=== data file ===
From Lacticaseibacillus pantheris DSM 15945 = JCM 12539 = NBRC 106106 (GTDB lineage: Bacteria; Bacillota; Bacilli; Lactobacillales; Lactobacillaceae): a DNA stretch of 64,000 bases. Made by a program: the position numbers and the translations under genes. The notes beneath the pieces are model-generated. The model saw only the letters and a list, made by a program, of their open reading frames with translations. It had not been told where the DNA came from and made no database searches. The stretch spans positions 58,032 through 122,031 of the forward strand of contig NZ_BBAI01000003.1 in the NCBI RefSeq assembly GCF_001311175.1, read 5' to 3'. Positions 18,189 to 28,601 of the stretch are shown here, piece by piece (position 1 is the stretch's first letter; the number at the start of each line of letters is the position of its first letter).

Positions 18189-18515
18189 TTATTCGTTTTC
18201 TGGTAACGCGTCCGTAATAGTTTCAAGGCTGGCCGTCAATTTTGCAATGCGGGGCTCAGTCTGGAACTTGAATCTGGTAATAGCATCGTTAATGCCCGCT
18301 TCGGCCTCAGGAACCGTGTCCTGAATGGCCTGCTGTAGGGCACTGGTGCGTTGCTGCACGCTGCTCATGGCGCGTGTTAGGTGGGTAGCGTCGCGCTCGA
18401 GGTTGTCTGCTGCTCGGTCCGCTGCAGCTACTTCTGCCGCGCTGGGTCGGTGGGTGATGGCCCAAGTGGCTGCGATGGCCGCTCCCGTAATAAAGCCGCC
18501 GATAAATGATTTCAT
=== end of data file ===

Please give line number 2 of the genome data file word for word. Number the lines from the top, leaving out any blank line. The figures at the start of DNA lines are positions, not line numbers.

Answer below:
Positions 18189-18515